the top levelt value ounit_tests : unit -> OUnit.test is automatically added at the toplevel of .mli files by the syntax extension. This will cause compilation to fail if you try to compile a file that registers no tests at the top level and doesn’t define this value.

Tests in open and included modules are ignored. Tests in functor definition are added to the signature of the resulting module. Tests in submodules defined directly (i.e.: module M = struct ... end but not module M = F.G, module M = F(G) are automatically registered in an OUnit subgroup labelled with the name of the module.

In the interest of readability it is recommended to write tests as close as possible to the functions they are testing. For libraries the test runner should be in a separate executable. An easy way to write such a test runner would be
(* ... for all the modules containing tests *)

let _ =
 OUnit.run_test_tt_main (ounit_tests ())


Example 1. Netstring encoder/decoder

DJ bernstein’s netstring are a very simple way to encode strings.

The encoded the string s is written out as <bytelen of s>:<s>; Where the bytelen is written as a plain text,non padded, number in ascii. The string "I love pa_ounit" would be written out: 15:I love pa_ounit;.

We will write a very basic parser and encoder for netstrings with embedded tests.

let netstring_encode (s:string) : string =
  Printf.sprintf "%i:%s;" (String.length s) s;;

Now we define a couple of very basic unit tests.

TEST = netstring_encode "" = "0:;"
TEST = netstring_encode "abcd" = "4:abcd;"

The function used to decode netstring encoded is a bit more involved and will require more testing.

let netstring_decode s =
    let len,pos = Scanf.sscanf s "%i:%n" (fun len pos -> len,pos) in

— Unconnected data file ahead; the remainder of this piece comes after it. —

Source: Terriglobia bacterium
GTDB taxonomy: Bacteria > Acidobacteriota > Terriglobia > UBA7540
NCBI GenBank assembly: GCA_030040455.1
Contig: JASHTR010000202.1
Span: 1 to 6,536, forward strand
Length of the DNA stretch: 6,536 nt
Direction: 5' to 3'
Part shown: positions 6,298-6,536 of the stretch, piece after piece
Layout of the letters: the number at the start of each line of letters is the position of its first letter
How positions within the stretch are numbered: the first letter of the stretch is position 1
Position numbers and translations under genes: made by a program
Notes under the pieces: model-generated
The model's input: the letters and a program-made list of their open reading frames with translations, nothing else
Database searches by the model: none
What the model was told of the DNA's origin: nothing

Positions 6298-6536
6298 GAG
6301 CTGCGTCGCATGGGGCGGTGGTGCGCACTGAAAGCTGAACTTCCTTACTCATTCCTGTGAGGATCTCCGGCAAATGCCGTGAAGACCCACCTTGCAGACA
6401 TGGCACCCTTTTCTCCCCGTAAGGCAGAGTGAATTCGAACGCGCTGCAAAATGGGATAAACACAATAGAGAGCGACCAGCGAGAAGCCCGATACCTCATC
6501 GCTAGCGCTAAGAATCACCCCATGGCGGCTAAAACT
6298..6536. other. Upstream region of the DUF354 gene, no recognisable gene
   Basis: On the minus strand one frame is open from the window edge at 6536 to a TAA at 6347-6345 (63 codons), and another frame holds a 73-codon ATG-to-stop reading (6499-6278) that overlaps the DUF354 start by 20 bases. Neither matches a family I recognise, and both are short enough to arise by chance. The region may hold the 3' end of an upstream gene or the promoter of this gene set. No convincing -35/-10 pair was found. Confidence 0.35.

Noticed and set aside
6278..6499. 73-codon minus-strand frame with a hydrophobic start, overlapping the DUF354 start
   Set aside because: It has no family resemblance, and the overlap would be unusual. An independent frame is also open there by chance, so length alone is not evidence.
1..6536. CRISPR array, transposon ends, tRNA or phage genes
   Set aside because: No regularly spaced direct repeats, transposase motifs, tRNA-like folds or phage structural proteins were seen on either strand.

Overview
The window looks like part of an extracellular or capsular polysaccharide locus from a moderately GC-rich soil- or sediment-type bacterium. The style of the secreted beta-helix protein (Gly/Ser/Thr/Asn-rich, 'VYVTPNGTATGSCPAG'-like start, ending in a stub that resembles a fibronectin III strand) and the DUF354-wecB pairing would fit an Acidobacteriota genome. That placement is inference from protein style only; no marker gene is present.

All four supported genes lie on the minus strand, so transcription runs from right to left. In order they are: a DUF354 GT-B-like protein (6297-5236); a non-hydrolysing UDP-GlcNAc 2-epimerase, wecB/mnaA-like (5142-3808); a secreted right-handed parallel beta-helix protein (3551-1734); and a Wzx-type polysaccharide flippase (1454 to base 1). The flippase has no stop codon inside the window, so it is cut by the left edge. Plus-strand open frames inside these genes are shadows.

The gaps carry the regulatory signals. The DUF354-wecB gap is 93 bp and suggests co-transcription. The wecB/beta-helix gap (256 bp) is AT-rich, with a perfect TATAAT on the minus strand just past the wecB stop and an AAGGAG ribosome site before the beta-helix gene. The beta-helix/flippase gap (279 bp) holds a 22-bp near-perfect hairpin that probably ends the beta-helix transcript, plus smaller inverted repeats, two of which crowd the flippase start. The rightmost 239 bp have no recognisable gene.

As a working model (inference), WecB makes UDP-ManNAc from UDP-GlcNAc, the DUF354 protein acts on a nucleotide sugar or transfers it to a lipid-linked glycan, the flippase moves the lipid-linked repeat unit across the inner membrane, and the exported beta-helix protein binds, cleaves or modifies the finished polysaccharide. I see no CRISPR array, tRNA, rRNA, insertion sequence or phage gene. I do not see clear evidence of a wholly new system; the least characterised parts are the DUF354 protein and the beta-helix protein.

let end_pos = pos + len in
    if len < 0 || end_pos >= String.length s || s.[end_pos] <> ';' then
      raise (Invalid_argument "netstring_decode");
    String.sub s pos len
  with Scanf.Scan_failure _ ->
    raise (Invalid_argument "netstring_decode");

Those checks are basic sanity checks like before.

TEST = netstring_decode "3:ads;" = "ads"
TEST = netstring_decode "0:;" = ""

While 'netstring_encode' could just accept any input we now need to check that
'netstring_decode' fails properly when it receives malformed netstrings.

TEST_FAILS "Longer than specified" RAISES (Invalid_argument _) : string =
      netstring_decode "3: ;"
TEST_FAILS "No ; termination" RAISES (Invalid_argument _) : string =
      netstring_decode "3:123."
TEST_FAILS "Neg length" RAISES (Invalid_argument _) : string =
      netstring_decode "-2:."
TEST_FAILS "Bad header" RAISES (Invalid_argument _) : string =
      netstring_decode "adf:."


Now that we have all our test we need to call a function to run them. In a
bigger project you would realistically want to do this in a separate file.
Since this is a self contained example we are just going to rely on the fact
that the syntax extension has defined a 'ounit_test : unit -> OUnit.test'
function with all of our tests.

let _ = OUnit.run_test_tt_main (ounit_tests ())


The full code for this example is available in link:example/[]